News / Middle East

Iraq Crisis Weighs on Turkey's Economy

Turkish truck drivers captured earlier by militants in northern Iraq at an airport in Irbil, Iraq, July 3, 2014.
Turkish truck drivers captured earlier by militants in northern Iraq at an airport in Irbil, Iraq, July 3, 2014.
Dorian Jones

With the escalating crisis in Iraq, concerns are growing in Turkey over the economic fall out.  Iraq is Turkey's second largest trading partner, with Turkish companies exporting roughly $14 billion a year.  

With the radical Islamist group ISIL scoring major military gains in Iraq, concerns are growing about the economic impact for Turkey.  

Sinan Ulgen is a visiting scholar for Carnegie Institute in Brussels.

"Turkey’s export to the countries in the region have been affected on two grounds.  One because of the instability of course, but the other one is because of the land routes to other markets in the Middle East have been blocked by the instability in Iraq and Syria," said Ulgen.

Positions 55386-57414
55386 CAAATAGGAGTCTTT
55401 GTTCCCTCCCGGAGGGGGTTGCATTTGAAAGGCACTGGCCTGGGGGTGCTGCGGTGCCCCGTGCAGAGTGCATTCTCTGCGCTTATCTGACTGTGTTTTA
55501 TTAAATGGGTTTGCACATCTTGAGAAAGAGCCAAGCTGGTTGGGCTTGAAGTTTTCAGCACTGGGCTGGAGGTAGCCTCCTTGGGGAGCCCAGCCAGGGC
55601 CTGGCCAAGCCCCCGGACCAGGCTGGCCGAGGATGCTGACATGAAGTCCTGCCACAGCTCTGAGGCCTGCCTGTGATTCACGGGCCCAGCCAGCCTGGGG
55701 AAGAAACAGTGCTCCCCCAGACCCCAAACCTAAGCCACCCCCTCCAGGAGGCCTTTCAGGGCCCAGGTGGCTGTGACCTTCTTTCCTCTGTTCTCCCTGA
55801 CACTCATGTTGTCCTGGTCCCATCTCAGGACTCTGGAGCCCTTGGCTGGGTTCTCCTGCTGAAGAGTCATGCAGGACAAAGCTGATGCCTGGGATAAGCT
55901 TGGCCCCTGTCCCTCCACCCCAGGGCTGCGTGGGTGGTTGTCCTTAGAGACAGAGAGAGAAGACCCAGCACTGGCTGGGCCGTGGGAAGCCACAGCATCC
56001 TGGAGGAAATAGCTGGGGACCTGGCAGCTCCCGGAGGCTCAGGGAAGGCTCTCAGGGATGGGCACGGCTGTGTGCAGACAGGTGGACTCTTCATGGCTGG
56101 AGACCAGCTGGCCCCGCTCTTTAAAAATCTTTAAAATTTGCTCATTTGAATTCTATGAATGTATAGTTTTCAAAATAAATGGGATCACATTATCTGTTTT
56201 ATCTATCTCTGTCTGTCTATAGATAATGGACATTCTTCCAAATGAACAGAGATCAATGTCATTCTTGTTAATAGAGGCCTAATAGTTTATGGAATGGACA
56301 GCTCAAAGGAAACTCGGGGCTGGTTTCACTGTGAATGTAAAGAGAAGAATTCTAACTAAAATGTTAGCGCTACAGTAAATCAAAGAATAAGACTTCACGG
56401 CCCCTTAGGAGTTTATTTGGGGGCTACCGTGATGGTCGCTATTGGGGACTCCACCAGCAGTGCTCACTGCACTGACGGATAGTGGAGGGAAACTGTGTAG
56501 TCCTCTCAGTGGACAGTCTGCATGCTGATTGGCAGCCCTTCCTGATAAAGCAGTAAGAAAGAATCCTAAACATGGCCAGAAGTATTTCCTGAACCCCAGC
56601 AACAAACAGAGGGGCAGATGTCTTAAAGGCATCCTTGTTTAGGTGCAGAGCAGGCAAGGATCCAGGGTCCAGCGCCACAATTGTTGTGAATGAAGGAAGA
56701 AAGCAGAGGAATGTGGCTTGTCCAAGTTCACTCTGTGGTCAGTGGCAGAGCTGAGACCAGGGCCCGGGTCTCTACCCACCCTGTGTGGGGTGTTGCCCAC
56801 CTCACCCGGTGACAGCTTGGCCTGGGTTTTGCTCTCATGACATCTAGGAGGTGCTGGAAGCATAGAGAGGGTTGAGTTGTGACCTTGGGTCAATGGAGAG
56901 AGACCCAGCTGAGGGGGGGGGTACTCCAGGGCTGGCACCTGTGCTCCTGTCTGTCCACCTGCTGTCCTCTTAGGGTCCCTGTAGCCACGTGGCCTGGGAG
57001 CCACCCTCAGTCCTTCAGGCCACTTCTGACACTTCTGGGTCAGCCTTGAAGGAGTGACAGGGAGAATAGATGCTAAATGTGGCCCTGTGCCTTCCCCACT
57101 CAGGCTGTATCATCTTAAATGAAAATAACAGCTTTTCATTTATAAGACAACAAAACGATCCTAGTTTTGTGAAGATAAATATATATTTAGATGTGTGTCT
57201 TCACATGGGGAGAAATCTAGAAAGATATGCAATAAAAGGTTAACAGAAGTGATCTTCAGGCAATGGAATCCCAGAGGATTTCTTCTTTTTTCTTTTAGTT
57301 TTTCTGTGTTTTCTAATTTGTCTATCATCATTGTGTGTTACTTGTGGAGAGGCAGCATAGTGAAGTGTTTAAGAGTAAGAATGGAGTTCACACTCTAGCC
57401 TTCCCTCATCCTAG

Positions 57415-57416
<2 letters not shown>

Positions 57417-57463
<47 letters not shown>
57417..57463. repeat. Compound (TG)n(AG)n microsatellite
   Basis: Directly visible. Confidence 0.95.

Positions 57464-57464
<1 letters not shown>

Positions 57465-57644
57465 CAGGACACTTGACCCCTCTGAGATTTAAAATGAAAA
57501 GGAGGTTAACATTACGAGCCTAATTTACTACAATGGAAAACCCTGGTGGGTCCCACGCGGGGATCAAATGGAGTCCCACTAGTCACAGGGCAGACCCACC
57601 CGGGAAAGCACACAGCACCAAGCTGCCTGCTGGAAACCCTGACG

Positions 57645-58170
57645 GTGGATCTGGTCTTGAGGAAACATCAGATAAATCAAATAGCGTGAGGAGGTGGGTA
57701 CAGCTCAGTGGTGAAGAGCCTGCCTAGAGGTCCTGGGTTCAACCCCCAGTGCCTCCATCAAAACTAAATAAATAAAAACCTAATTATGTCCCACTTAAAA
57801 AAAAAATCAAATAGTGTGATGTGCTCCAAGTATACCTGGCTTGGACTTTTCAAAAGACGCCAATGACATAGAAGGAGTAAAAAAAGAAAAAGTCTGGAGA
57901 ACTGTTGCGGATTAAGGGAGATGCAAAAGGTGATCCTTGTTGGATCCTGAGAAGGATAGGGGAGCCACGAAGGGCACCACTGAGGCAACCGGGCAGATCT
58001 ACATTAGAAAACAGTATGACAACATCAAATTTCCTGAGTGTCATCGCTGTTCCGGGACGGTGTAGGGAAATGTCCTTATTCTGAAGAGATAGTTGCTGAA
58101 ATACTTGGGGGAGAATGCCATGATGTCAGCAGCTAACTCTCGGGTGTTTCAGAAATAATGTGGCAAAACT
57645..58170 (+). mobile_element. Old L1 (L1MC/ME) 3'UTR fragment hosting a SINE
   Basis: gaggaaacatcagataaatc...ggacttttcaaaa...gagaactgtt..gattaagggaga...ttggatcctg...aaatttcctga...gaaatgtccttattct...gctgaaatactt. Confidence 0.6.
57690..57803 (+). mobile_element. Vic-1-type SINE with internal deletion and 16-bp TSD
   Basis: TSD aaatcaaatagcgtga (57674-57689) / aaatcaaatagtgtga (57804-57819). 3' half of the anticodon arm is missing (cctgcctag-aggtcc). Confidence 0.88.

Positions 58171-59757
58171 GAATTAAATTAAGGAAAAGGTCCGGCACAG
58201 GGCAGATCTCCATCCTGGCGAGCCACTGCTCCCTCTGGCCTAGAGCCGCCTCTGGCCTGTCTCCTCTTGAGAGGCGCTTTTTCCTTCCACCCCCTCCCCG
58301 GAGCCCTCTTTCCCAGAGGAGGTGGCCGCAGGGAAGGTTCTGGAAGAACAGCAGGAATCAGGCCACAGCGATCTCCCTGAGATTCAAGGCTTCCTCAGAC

But analysts say the impact on Turkish exports to Iraq could have been worse, because around 75 percent of those exports are to the relative stable Iraqi Kurdish region, which has largely escaped the impact of ISIL.

Turkish transit trade to the lucrative Gulf markets is another story, says political consultant Atilla Yesilada of Global Source Partners.

He says the Iraq crisis coincides with rising diplomatic tensions between Cairo and Ankara.

"The Egyptian authorities have started causing troubles for our trucks and ferries.  [About] 30,000 lorries, trucks, had been traveling to Iraq before the crisis and now that the number has dropped to say 5,000," said Yesilada.

Turkish economic woes could yet worsen, with ISIL continuing to threaten regional stability.

One area of concern, analyst Yesilada warns, is rising oil prices that will bring new costs, if not in the near future in the medium term for energy importer Turkey.  
 
"It could expand over time.  The most obvious example is the price of oil.  Every $10 jump in Brent oil adds $4 billion to our energy deficit, and 50 basis points to the CPI inflation," he said.